What are the ways we are bound? Do we even realize it? Do we understand that it is Christ alone who has the power to unbind us? Are we bound by grief? Are we bound by power? Are we bound by self-loathing? Are we bound by jobs we hate? Maybe you are physically bound. Your body has started to betray you. Or maybe you’re bound by your mind as age sets in. Christ alone has the power to unbind us. Whatever is keeping us from living a full life, Christ has the power to undo those chains. Now, here’s the thing: sometimes that freedom doesn’t come on this side of life. What I mean is that if you start to pray for physical ailments to go away and they don’t, it’s not a reflection of your faith or God’s love for you. Sometimes freedom does come in death. But, at the same time, sometimes it’s our own sin that has us bound. Christ can  and does free us from that.

Chris is the only thing that can give us life. Christ moves obstacles (like heavy stones from caves). Christ is the light that we are encouraged to walk in. At the same time, Christ is very human. He cries at the death of his friend. Christ calls us into relationships. Christ longs to be in a relationship with us. He longs to abide and dwell in us. And yes, that even means in the midst of messiness. Because even in the midst of death, and stinch, and obstacles, and anger, and frustration, Christ is there. In those moments, the moments that are messy, Christ is there. In the moments that have us bound, Christ is there. In the moments of darkness, he is the light no darkness can overcome. Jesus has power of life over death and that is the ultimate power. It is that power that gets him arrested.

But, we will see soon enough, that nothing keeps Christ bound. Not grief, not a cross, not nails, not disbelief, not even a sealed tomb will keep Jesus from abiding with those whom he came to save. Do you hear this good news, brothers and sisters? No matter what is binding you, no matter what is stopping you from living the life God has intended for you, no matter what you keep putting between yourself and God, that is no match for the saving action of Christ. Do you understand that if Christ loved Lazarus enough to raise him after 4 days of being dead, Christ will raise you too on the last day? This is a man who descended into hell for you. Not even the depths and fires of hell were enough to stop Christ from loving you. Christ was crucified, died, and was risen for you. So, come out of your tomb! Shake off whatever has you bound. Don’t be afraid to stink up this place with the smell of the death of sin. Nothing. Absolutely nothing in this world will ever stop Christ from loving you. Don’t live your life like death has the final word. It never has and it never will.

Sermon for 3/26/17 John 9:1-41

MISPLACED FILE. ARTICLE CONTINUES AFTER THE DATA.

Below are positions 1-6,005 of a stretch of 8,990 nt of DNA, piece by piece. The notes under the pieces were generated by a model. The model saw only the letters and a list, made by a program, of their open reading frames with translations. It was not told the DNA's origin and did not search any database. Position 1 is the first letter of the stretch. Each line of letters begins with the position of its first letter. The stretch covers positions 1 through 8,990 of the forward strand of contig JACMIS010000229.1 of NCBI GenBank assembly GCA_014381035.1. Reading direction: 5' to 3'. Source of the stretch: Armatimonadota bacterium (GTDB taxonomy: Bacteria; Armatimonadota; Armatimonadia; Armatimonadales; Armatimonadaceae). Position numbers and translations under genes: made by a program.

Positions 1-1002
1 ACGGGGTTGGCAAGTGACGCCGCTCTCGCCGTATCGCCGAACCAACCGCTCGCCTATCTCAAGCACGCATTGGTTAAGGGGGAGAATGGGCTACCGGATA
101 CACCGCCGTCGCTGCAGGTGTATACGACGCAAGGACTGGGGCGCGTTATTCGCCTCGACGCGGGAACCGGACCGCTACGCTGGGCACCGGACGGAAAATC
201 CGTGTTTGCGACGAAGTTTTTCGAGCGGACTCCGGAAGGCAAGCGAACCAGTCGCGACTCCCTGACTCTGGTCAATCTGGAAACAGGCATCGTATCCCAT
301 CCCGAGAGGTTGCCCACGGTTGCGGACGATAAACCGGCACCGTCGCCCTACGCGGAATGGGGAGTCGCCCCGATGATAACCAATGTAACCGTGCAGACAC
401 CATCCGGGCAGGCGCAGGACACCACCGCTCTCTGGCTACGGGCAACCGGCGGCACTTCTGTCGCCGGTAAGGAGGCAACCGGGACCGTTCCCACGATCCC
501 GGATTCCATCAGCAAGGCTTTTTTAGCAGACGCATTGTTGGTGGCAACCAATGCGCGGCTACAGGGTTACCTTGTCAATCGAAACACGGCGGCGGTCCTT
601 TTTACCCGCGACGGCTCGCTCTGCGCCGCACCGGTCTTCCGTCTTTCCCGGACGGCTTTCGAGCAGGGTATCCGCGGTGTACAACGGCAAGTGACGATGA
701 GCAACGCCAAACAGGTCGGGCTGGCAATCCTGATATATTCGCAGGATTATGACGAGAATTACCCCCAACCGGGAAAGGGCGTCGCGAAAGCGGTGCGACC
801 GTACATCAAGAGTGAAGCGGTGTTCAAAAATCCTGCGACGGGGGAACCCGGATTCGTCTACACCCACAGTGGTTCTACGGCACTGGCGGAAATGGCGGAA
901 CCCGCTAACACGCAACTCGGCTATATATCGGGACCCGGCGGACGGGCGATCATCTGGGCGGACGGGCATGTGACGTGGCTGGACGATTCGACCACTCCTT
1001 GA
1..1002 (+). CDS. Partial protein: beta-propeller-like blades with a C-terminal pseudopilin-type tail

Much like last week, I could preach on this text for a month straight and still not say everything I’d like to. It’s a great story that often gets misinterpreted. People have said this story is about spiritual blindness. People have used this as proof that our children are punished for their parents sins. But here’s the thing: this man didn’t ask to be healed. He didn’t cry out to Jesus in the hopes of regaining his sight. And the other thing is, he was born blind. And he wasn’t born blind just so God could make a point later and have Jesus give the man sight. This text is a great example of “why do bad things happen to good people.” That question is often called a “theodicy” question. Friends, we’ve been trying to answer questions like these since humanity first started walking the earth. And it’s not always “why do bad things happen to good people” it’s questions like “if God was really present in that school then why did that school shooting happen?” Or “if that person is such a faithful Christian, then why did they get cancer?” And as frustrating as it may make us, we just may not know the answer to some questions on this side of heaven.

But, what I do know for sure is that God continues to act and move in the midst of all of these bad things. And we, lucky and blessed as we are, continue to experience grace upon grace. There’s a lot of dialogue in this reading today so you may have missed a crucial sentence and statement. The blind man (whose name we never get) is being spoken about around verses 18-23 or so. We do this often, don’t we? We speak of and about those who are differently abled than us instead of directly to them. The Jews are speaking to his parents and asking them how their son can now see. And I love the parents answer “Ask him; he is of age.” And the Jews press on, calling to the man. First they give glory to God and say “we know that this man is a sinner.”